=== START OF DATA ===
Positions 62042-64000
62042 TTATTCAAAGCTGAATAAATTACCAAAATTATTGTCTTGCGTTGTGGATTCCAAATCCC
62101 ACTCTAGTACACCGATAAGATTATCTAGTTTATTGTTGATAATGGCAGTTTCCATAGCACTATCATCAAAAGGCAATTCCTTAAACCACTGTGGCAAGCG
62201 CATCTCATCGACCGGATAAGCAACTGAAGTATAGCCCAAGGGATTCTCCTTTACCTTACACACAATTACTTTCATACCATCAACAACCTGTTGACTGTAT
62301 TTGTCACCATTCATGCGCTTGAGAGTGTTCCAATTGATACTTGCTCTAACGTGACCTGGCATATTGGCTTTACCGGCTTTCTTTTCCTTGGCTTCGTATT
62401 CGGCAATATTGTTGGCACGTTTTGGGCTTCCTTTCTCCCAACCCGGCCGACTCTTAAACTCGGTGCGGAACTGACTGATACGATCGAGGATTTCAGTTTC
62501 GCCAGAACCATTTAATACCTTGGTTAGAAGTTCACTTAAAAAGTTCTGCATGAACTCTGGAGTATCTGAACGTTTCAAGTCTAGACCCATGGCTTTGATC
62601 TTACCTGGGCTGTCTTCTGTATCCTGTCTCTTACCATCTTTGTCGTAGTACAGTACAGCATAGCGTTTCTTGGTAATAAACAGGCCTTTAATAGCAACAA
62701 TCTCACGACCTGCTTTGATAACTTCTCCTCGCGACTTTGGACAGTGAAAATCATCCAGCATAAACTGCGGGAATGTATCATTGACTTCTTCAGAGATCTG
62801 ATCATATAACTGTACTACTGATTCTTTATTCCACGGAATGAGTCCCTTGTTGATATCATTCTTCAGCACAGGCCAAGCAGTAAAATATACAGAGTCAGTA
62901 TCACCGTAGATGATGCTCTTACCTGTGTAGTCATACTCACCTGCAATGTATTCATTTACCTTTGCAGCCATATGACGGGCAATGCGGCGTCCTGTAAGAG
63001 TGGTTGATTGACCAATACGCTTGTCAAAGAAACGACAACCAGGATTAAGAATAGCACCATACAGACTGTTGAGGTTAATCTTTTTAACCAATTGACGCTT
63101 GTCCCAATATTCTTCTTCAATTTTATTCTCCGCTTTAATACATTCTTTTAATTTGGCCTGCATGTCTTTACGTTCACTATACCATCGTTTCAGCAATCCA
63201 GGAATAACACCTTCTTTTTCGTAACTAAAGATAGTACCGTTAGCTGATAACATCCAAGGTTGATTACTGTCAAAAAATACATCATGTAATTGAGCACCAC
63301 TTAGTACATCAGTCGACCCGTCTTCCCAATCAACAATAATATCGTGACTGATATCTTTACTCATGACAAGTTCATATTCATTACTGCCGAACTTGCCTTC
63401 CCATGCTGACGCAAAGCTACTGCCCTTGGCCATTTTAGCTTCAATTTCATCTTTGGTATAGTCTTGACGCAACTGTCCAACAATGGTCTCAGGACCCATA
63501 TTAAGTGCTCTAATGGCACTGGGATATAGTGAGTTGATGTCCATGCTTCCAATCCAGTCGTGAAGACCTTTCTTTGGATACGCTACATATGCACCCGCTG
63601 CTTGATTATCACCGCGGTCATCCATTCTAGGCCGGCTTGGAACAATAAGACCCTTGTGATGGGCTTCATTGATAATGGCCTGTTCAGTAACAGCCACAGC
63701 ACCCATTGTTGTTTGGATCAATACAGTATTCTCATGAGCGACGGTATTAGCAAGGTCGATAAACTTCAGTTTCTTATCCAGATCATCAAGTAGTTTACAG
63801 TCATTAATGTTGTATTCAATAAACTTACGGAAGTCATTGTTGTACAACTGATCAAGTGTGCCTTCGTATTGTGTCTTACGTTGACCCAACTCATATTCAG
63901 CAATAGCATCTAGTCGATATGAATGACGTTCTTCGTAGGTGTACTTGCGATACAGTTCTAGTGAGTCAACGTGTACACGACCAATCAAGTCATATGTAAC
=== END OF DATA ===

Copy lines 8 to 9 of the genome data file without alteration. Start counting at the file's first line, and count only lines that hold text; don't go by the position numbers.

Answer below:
62601 TTACCTGGGCTGTCTTCTGTATCCTGTCTCTTACCATCTTTGTCGTAGTACAGTACAGCATAGCGTTTCTTGGTAATAAACAGGCCTTTAATAGCAACAA
62701 TCTCACGACCTGCTTTGATAACTTCTCCTCGCGACTTTGGACAGTGAAAATCATCCAGCATAAACTGCGGGAATGTATCATTGACTTCTTCAGAGATCTG